Hicks House is the Kirkland House Library, and is a wonderful resource available to Kirkland residents for quiet study as well as a place to find movies, books and games. The library is open to Kirkland residents with swipe access all day, every day of the week. It is unfortunately not readily accessible for non-Kirkland residents or members of the broader university community.
Kirkland's 2015-16 Hick's House Librarians: Risham Dhillon '18
Checking Out Books, Movies, and Games:
Because only Kirkland residents have access to Hicks House, functionally they are the only university population with access to the building and its collections. All of the books in Hicks House are logged in the HOLLIS system. To check out a book from Hicks House, find the call number on HOLLIS, and then use the Hicks House Catalogue Guide (located on the bulletin board in the lobby) to find the corresponding room. There is no full time librarian, so books are checked out on an honor system. Books can be returned to Hicks House directly or to the Building Manager.
We have an extensive collection of VHS, DVDs, and games in our library catalog, which are available for borrowing by Kirkland students. Movies and games are located in the closet on the first floor of the library next to the lobby.
Located in Room 1, the paperback swap allows Kirkland students to exchange books that they own with those in the Hicks House paperback collection. Feel free to participate!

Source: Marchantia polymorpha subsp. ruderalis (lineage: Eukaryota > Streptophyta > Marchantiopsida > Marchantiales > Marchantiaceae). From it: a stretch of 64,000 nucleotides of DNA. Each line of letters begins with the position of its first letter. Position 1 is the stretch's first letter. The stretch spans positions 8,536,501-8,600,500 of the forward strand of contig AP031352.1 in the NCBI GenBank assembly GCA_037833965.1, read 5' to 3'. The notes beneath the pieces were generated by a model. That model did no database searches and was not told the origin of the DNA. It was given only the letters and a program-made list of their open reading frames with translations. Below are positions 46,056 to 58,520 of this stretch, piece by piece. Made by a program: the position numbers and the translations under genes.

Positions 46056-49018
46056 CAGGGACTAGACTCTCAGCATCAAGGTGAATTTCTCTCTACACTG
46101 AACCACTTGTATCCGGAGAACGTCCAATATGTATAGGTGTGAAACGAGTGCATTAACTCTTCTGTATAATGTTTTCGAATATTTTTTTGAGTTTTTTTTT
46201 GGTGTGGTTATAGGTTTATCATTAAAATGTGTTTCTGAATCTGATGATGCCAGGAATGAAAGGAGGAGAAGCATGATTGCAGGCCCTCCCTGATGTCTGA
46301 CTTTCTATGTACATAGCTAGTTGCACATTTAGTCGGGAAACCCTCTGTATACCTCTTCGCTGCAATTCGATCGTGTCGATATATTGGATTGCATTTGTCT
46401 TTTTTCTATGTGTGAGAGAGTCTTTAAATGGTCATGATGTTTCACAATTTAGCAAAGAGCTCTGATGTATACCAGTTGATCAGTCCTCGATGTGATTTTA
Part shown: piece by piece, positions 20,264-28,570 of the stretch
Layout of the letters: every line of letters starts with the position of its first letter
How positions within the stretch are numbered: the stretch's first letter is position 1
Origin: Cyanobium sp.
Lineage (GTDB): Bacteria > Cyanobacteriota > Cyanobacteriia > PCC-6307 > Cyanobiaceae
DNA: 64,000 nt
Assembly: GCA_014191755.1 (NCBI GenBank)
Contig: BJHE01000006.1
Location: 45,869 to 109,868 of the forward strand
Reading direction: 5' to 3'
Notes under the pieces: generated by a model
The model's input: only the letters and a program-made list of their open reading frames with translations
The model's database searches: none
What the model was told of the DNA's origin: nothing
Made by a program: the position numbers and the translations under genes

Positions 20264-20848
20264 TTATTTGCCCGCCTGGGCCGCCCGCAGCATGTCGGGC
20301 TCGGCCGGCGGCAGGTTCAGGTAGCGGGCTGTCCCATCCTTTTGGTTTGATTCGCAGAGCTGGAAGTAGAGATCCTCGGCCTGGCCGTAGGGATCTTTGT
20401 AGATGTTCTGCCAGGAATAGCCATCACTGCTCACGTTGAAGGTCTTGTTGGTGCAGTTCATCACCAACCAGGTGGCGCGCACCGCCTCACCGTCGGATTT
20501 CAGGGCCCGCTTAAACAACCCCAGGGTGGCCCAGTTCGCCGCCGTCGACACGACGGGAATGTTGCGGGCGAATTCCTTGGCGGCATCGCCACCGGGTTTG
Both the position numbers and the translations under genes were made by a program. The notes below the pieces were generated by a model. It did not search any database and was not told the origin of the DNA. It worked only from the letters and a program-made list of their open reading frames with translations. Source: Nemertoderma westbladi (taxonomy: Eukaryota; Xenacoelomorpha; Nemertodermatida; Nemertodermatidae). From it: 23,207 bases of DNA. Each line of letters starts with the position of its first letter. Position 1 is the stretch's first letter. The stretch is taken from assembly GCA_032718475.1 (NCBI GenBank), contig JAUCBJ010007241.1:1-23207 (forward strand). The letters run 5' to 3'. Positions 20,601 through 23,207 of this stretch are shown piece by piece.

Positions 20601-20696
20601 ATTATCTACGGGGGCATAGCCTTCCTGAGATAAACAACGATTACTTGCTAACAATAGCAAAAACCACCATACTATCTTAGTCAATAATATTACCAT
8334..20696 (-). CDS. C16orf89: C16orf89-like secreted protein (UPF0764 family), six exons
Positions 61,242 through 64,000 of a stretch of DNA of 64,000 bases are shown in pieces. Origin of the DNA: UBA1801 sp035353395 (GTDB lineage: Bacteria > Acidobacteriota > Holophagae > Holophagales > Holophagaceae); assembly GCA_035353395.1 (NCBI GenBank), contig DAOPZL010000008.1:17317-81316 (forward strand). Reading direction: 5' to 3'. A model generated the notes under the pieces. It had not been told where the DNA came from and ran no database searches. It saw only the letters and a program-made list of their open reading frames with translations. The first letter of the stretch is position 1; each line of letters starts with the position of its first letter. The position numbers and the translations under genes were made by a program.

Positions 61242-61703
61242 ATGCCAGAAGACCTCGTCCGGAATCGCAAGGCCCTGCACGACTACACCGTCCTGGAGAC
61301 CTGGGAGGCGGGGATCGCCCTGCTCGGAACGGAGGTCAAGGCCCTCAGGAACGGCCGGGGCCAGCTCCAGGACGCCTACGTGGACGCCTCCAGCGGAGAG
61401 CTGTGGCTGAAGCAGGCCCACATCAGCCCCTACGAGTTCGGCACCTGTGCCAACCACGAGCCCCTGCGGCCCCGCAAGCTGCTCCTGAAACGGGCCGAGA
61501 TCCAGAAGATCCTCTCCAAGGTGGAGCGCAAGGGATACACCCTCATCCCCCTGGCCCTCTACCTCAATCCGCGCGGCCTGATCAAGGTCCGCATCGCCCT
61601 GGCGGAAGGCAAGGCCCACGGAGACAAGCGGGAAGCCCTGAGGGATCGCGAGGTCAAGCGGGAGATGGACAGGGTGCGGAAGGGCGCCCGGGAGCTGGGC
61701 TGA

History of Hicks House:
John Hicks House was built in 1762 at the intersection of Dunster and Winthrop St., and later moved to its current location on John F. Kennedy Street to become our house library. The building was the home of John Hicks, a seasoned patriot and one of only two participants from Cambridge in the Boston Tea Party.
On April 19, 1775, after the Battle of Lexington and Concord, the British soldiers marched in full retreat toward Boston. That afternoon, John Hicks along with Moses Richardson, and Isaac Gardner, hid behind some barrels at Watson’s Corner in what is now North Cambridge. They were launching a surprise attack on the retreating British. Fire was exchanged, and Gardner and Richardson were killed. Hicks was shot through the heart and buried in the Old Burying Ground.
Hicks House was also used by General Israel Putnam as his office during the Revolutionary War. In 1773, the house was purchased by John Foxcroft.